A River Runs Through It: A Report from the DC Environmental Festival
Written by Gina Harris | Posted by: NewEnglandFilm.com
The theme of this year’s DC Environmental Film festival could have very easily been taken from the classic film A River Runs Through It, directed by Robert Redford starring a young Brad Pitt. Light-filled rivers and waterways wended thematically through a plethora of multiplexes, art houses and luxuriously situated museum auditoriums throughout the metropolis.
“This year’s theme, “Our Cities, Our Planet,” included films on organic farming, the toxicity of air pollution. We [also] got into rural issues, focused on oceans, [and] the climate,” said Bill Stetson, director of External Affairs for the festival. Stetson, founder of the Vermont Film Commission, serves on the President’s Advisory Committee on the Arts. The characters on the big screens were heroic. Their stories, about the impact of the human species on the earth, visually unfolded through 200 films from 38 countries.
“It’s this multicultural driven effort to include this entire part of Washington, D.C. We try to be balanced. While we sway toward natural advocacy, we are not the Green Peace of film,” said Stetson. The $10,000 award, received by the DamNation filmmakers Travel Rummel, Ben Knight, Matt Stoecker and Beda Calhoun, can help make more meaningful filma. “It’s what you dream,” said Stetson, who produced the award-winning PBS documentary A Closer Walk about the AIDS epidemic and co-founded Creative Coalition with Alec Baldwin, Susan Sarandon and Robert F. Kennedy, Jr.
Nearly 32,000 flocked, with a skeleton staff, hundreds of volunteers likened to a mini-United Nations, to witness our planet’s story and the “needle moved” Stetson said. In April, a Google-sponsored town-meeting, at its Hangouts, will give the faithful another opportunity to convene, albeit virtually.
Two new awards were inaugurated this year. The Documentary Award for Environmental Advocacy, was won by DamNation, a film that makes the river as riveting as the colorful characters who seek to restore its waterways as nature intended, such as the dam removal story of the Penobscot River in Maine. The Eric Moe Sustainability Film Award recognized Amazing Grace, a short film about the deforestation of Zambia and one man’s journey to save it.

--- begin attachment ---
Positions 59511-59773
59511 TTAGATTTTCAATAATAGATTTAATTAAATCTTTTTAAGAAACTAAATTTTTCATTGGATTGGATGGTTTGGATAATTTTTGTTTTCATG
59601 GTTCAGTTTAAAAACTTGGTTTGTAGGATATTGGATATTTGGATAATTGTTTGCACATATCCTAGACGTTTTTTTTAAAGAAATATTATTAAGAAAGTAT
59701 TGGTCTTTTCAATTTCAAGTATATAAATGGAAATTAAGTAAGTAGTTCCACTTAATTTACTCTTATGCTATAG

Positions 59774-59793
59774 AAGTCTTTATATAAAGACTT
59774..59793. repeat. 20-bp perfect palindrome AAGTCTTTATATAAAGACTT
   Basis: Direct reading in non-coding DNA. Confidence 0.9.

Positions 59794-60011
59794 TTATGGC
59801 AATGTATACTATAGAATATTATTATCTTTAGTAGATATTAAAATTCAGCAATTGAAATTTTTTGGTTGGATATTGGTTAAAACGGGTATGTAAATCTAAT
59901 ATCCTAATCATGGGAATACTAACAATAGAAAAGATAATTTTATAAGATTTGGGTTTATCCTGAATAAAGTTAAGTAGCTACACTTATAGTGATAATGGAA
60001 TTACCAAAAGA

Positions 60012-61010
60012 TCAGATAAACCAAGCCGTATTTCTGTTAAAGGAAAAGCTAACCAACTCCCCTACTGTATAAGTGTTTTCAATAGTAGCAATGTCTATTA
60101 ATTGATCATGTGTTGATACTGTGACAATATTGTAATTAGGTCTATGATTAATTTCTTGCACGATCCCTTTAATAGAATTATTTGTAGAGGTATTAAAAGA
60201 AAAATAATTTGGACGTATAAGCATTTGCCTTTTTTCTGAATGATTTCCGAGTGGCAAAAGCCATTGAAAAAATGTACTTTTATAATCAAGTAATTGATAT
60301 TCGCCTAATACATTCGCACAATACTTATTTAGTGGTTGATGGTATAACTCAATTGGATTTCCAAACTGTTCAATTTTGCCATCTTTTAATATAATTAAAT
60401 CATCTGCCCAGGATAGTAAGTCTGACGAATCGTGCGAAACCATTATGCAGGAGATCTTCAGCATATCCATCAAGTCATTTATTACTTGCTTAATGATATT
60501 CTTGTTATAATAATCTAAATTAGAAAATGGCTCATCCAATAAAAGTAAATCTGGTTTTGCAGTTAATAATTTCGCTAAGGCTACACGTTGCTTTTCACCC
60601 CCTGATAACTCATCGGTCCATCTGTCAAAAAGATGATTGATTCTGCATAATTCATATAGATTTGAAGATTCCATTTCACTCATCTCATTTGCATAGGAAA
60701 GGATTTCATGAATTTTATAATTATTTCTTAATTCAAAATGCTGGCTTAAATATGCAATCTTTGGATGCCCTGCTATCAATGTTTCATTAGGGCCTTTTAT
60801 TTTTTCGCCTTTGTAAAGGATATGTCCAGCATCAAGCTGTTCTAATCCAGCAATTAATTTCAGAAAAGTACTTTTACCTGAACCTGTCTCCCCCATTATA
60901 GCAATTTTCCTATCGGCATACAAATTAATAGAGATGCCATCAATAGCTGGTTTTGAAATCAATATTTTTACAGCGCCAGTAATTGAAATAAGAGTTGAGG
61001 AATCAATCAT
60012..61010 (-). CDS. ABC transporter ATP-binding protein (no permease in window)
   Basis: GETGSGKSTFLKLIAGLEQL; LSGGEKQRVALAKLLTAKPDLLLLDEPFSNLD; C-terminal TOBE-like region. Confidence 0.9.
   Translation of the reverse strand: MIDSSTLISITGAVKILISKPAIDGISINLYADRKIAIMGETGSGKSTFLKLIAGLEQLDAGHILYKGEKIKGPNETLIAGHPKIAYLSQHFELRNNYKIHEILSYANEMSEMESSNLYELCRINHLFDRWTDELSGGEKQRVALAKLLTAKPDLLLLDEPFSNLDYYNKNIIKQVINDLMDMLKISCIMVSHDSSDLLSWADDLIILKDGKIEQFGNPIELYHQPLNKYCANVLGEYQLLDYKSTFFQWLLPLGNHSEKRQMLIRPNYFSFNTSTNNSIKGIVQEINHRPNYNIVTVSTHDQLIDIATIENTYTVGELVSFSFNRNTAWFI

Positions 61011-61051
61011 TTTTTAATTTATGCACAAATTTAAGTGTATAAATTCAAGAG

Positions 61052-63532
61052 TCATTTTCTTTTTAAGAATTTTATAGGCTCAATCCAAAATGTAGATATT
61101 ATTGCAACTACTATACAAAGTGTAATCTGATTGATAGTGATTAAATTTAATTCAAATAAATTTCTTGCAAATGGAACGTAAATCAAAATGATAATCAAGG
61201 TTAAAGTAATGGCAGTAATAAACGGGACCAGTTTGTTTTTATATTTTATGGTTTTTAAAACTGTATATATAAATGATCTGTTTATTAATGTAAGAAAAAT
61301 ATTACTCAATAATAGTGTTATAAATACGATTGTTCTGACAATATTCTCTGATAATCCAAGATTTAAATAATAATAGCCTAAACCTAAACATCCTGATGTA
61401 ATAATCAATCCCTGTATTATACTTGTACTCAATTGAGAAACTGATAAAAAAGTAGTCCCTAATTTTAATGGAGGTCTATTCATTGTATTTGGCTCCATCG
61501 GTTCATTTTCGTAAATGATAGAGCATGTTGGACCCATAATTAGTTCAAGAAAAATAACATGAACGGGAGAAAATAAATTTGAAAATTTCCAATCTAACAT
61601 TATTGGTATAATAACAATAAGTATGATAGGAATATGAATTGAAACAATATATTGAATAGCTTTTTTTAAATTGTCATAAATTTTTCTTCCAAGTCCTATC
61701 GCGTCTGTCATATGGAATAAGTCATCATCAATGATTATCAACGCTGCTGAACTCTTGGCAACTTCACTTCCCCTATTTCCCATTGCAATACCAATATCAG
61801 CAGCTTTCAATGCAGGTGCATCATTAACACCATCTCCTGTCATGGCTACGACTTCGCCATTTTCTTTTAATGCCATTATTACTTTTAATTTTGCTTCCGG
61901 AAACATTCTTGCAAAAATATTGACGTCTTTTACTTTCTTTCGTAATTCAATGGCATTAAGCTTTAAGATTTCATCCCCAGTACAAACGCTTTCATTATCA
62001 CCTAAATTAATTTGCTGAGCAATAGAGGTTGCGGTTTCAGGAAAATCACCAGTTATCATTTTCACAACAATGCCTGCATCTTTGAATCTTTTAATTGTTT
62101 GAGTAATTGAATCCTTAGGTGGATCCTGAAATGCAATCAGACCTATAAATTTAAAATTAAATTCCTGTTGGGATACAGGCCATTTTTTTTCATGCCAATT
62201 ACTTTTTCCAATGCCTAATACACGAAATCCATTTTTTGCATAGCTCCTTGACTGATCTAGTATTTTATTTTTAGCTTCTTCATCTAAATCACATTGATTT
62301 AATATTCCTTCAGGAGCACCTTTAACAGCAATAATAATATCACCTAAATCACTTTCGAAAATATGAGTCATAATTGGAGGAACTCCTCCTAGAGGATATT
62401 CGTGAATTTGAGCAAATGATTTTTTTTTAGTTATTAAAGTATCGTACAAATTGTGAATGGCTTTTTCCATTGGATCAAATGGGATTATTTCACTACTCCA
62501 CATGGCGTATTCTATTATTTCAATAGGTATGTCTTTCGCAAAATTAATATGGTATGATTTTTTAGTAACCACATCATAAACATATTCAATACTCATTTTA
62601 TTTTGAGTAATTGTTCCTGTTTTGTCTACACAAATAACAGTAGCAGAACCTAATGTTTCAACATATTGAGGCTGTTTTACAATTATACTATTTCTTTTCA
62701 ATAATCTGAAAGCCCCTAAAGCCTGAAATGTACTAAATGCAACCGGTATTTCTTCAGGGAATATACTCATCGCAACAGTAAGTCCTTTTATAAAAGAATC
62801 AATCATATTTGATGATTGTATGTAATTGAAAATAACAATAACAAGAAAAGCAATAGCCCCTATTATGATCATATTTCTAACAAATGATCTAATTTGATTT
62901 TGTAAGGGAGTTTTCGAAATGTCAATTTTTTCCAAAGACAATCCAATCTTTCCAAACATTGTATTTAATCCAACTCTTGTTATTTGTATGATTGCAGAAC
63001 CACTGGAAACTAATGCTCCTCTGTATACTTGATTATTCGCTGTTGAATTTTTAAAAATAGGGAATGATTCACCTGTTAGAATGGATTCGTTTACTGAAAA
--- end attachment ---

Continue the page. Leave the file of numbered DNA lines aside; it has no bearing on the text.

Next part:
Another film, Ocean Frontiers II: A New England Story for Sustaining the Sea, shows how various community and regional actors dealt with the “massive decline of New England fisheries,” according to Dr. Brent Blackwelder, president emeritus of the Friends of the Earth. Blackwelder has attended the festival for most of its 22-year history. “But the movie did give you a picture of where they are and what needs to be protected, especially in the Cape Cod region.”
“From the past two centuries, the great Cod fisheries have become nearly extinct. The threats to shellfish combined with bad practices reduced the populations,” he said. He notes that the film documents the historic collaboration between the fisherman, the native population and the government, even as new industries like wind, offshore drilling and natural gas are considered.
Filmmakers Jennifer Baichwal and Edward Burtynsky’s collaboration, Watermark, explores a certain important resource: water. Other films highlight the history of preservation of wildlife and its natural habitats, wins and losses.
Attenborough: 60 Years in the Wild, Our Fragile Planet depicted the alternatively poignant and humorous journey of Sir David Attenborough from an inexperienced but curious adventurer to renown documentarian dedicated to saving at-risk species from the blue whale, Galapagos tortoise to orangutans. The film shows how media can raise the stakes saving one species at time. Compelling footage of vanishing ice-covered mountains, even as our planet warms, are reminders the clock still ticks.
“Many films show the beauty of the earth in which we live. Of course there is personal inspiration and personal motivation, many films portray the incredible injustice in pollution across the globe,” said Blackwelder.
Once Upon a Forest, from France, had its U.S. premiere and received the Polly Krakora Award for film artistry. It chronicles the journey of botanist and ecologist Francis Hallé to the Peruvian Amazon to the 700 year old “green lung” of the world.
The festival also looks at new environmental issues and their characterization by filmmakers become catalysts for advocacy. Attendees use film websites, Q&A, and informal networks. DC Environmental Festival’s reach extends far beyond its perennial scope. By partnering with other festivals like the White River Junction festival and art councils, they share groundbreaking docs. Staff and volunteers work with the local DC audiences to present festival events that highlight community involvement like the historic Anacostia River cleanup.
It’s a festival with a conscience. Electric cars carry guests around town and to airports, including Robert Redford in a Volt, one year.
For more information about the DC Environmental Film Festival, visit http://www.dcenvironmentalfilmfest.org.
The film DamNation will also screen at the upcoming Newport Film Festival in Rhode Island on April 15, 2014 and the Environmental Film Festival at Yale University, on April 5, 2014.
Related Image: A still from "Mr. Barrington."
For more information about the DC Environmental Film Festival, visit http://www.dcenvironmentalfilmfest.org. The film DamNation will also screen at the upcoming Newport Film Festival in Rhode Island on April 15, 2014 and the Environmental Film Festival at Yale University, on April 5, 2014.